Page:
Thursday, April 10, 2014

Three things I learned: rethinking flea control (or, HELP! there’s a biomass in my carpet!)

Fleas are the number 1 cause of pruritis (itchiness) in dogs and cats that I see in practice. By a mile.

Not sure if you’re noticed, but fleas are going INSANE this month and they can be a nightmare to control. One of the biggest challenges of managing fleas is managing the expectations of owners – and maybe vets too.

Fleas caught when I bathed Phil and flea combed him. (He is on several reputable flea products - how can it happen? Read on).

ProfessorMichael Dryden, or Dr Flea as he is known in the business (not to be confused with Flea from the Red Hot Chilli Peppers), is a world expert on fleas and has played a pivotal role in development of some of the more commonly used antiparasiticides (say that with a mouth full of cereal). He presented a webinar last week on flea biology which was entertaining. (The webinar was hosted by MSD Animal Health, and it should be declared that MSD has just launched a new flea product in Australia).

You would think vets would get sick of continuing education on fleas, but actually they are one of the commonest woes of our patients, causing everything from alopecia (hair loss) to fulminant dermatitis to behavioural changes and lack of sleep (for the owner and the animal). One of my goals in life is to fight fleas more effectively - but that ain't no humble goal.

Dr Flea's take on fleas is a bit different to others I have heard. I often instruct owners to treat their environment because fleas on the animal represent the tip of the iceberg of infestation.

Dr Flea says this: By the time a pet owner notices fleas, immature flea stages have been developing in the home for the previous 1-2 months. (The fleas came from pupae, which came from larvae, which came from eggs 1-2 months before).

The “biomass” (what a creepy concept) of immature flea stages in the home environment will continue to re-infest pets. Most of us are in denial about the biomass in our carpet. And if the word biomass doesn't make you feel like Sigourney Weaver taking on aliens, I don't know what will. It elevates the battle against fleas to intergalatic warfare.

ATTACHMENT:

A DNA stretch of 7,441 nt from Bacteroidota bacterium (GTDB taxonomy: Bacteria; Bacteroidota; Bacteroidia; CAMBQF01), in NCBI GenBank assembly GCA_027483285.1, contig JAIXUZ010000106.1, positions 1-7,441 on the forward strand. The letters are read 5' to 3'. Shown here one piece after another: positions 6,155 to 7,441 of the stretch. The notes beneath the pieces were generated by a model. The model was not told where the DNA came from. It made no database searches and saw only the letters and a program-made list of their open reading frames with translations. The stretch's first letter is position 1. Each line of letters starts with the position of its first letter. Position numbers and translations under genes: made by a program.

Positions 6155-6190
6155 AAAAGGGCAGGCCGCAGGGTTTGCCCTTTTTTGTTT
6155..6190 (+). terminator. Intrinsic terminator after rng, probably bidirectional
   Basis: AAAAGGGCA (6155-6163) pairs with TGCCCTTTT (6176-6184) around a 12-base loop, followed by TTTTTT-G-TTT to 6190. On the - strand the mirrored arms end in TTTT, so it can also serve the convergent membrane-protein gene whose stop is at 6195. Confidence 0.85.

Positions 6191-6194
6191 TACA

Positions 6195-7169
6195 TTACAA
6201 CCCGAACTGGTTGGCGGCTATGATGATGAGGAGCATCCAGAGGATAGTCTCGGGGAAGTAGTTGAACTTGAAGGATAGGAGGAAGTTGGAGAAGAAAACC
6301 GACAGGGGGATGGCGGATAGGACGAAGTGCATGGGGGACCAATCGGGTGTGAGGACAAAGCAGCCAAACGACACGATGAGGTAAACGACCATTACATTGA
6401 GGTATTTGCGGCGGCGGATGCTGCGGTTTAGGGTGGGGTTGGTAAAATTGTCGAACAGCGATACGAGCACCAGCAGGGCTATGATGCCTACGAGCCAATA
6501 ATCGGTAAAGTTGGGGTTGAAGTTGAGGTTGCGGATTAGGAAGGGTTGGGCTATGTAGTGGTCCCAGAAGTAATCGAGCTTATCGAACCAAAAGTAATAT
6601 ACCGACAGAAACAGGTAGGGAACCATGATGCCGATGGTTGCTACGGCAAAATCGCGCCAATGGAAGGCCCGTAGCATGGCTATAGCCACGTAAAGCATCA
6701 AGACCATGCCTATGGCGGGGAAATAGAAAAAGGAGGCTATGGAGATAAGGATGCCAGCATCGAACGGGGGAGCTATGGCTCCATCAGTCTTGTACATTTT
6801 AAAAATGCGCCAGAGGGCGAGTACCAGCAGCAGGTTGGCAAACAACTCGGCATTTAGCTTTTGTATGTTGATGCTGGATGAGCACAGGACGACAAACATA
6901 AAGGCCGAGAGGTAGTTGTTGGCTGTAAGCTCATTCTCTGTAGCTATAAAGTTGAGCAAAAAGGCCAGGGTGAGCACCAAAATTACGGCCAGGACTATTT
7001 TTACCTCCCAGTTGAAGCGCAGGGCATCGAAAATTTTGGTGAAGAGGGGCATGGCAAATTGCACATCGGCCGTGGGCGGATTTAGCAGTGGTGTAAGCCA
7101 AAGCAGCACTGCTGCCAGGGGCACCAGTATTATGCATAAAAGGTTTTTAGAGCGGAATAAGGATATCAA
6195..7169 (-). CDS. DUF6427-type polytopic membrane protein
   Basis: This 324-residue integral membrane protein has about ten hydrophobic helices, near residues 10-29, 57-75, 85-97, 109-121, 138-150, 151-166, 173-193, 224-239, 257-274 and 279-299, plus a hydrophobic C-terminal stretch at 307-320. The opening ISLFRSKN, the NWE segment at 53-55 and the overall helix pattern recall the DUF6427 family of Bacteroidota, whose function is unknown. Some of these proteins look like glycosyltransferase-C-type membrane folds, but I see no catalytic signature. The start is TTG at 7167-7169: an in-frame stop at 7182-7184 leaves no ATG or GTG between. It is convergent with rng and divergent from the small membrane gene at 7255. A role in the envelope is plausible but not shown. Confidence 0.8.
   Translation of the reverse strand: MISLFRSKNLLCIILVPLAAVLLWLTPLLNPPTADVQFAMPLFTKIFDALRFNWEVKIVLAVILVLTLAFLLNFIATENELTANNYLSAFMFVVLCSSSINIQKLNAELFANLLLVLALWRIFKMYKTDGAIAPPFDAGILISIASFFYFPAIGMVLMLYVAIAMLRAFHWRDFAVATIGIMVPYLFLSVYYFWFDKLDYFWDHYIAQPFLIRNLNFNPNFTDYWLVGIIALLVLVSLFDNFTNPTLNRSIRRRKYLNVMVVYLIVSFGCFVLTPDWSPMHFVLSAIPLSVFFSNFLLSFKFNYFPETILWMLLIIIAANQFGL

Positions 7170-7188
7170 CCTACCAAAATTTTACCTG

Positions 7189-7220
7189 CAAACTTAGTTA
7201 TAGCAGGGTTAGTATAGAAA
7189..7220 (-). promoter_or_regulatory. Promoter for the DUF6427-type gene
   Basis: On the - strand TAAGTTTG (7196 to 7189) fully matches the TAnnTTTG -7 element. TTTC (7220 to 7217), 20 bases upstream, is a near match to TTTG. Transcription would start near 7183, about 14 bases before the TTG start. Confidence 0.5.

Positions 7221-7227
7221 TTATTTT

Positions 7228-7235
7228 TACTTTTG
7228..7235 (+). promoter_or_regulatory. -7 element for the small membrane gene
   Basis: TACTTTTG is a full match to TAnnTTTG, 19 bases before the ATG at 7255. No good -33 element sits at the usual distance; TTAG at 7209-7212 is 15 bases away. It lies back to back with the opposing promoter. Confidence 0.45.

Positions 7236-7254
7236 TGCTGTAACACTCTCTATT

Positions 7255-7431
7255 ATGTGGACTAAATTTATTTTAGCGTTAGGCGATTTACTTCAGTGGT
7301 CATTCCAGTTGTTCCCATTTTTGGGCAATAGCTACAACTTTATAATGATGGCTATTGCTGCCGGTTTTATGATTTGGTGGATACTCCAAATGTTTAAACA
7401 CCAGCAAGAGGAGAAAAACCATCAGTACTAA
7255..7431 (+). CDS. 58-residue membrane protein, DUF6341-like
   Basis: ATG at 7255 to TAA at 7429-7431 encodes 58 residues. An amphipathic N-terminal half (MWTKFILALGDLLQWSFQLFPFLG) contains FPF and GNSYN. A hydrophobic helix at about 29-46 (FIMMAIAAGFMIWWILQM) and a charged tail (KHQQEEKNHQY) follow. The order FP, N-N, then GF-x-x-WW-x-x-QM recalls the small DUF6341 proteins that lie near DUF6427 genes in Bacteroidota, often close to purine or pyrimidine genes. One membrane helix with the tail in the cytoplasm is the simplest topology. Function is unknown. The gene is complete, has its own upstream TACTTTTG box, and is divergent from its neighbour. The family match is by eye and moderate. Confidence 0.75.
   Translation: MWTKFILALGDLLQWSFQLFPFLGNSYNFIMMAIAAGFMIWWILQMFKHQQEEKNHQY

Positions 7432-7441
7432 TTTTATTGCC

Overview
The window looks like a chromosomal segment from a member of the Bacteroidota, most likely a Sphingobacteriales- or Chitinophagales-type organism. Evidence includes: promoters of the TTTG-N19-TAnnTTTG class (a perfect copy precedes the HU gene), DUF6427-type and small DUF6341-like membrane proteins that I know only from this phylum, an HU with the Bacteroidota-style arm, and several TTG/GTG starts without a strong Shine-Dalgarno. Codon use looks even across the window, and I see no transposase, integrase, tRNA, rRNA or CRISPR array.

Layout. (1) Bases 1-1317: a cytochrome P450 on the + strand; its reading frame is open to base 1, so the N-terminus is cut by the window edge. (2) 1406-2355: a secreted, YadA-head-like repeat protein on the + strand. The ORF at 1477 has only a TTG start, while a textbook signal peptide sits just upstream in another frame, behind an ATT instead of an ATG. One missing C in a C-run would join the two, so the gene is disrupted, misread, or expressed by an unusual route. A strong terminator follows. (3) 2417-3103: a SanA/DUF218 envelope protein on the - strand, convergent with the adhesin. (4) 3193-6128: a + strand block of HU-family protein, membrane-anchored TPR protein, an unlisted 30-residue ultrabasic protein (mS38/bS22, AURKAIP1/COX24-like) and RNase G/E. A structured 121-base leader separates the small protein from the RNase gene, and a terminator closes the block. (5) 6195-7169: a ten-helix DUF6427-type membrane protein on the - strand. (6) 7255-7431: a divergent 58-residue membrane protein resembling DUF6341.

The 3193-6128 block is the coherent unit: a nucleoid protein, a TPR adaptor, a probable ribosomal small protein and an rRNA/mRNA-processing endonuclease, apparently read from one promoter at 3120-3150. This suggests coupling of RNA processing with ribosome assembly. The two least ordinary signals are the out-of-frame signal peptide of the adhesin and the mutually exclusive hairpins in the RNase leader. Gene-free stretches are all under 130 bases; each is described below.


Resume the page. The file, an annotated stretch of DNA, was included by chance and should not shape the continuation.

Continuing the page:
As pet owners we want the infestation over yesterday (amen) but it isn’t biologically possible to eliminate that biomass overnight. You can kill the fleas on your pet, but more young fleas will emerge from this biomass, continuing to do so for 3-8 weeks, up to three months in some homes. Up to 95 per cent of the biomass will develop and complete its emergence within about two months.

If the product you are using effectively prevents flea reproduction, you need around a three month timeline (with variation between individual households due to temperature and household conditions).

With the release of decent spot-on treatments in the 1990s we moved away from blasting homes with chemicals to using products to break the flea life cycle, either killing fleas before they reproduce on animals or directly inhibiting reproduction.

The initial speed of kill of any residual insecticide is directly proportion to its concentration. The longer the product is on, the longer the speed of kill (the residual speed of kill) – until eventually the speed of kill slows down enough to allow fleas to lay viable eggs before they die (they only need 24-48 hours).
This is the reproductive break point. The ideal product kills fleas before they lay eggs, or actually destroys eggs.

Dr Flea went into great detail about the way he performed flea studies, a methodology he has refined over decades. So where do flea researchers go for their field studies?

Tampa,Florida, it turns out. This is the flea capital of the US. Temperatures vary from 27 to 35 degrees C with 75-85% humidity. Flea heaven. Some of the infestations he described (>250 adult fleas visible on pets) made me wince. 

Even Dr Flea said it isn’t ethical to use placebos in his studies because the infestations in this area are life-threatening (heavily infested animals die from anaemia or flea-borne infectious disease).

He looks for fleas in an interesting manner. He combs certain areas – for example the dorsal midline, base of the tail, lateral thorax on left and right and the inguinal region. The number of fleas he sees in these areas represent 23 per cent of the total adult flea burden on that animal (try this at home). 

For those of you who feel like fleas are worse than ever you might be on to something. Dr Flea has observed a gradual steady increase in flea infestations since 1997. He added that no flea product can kill every single flea before it can feed.

You can read more about Dr Flea's research on fleas on his website which is a treasure trove of fact sheets, flea research info and even videos of fleas if you so desire. (He is also a keen hiker and photographer).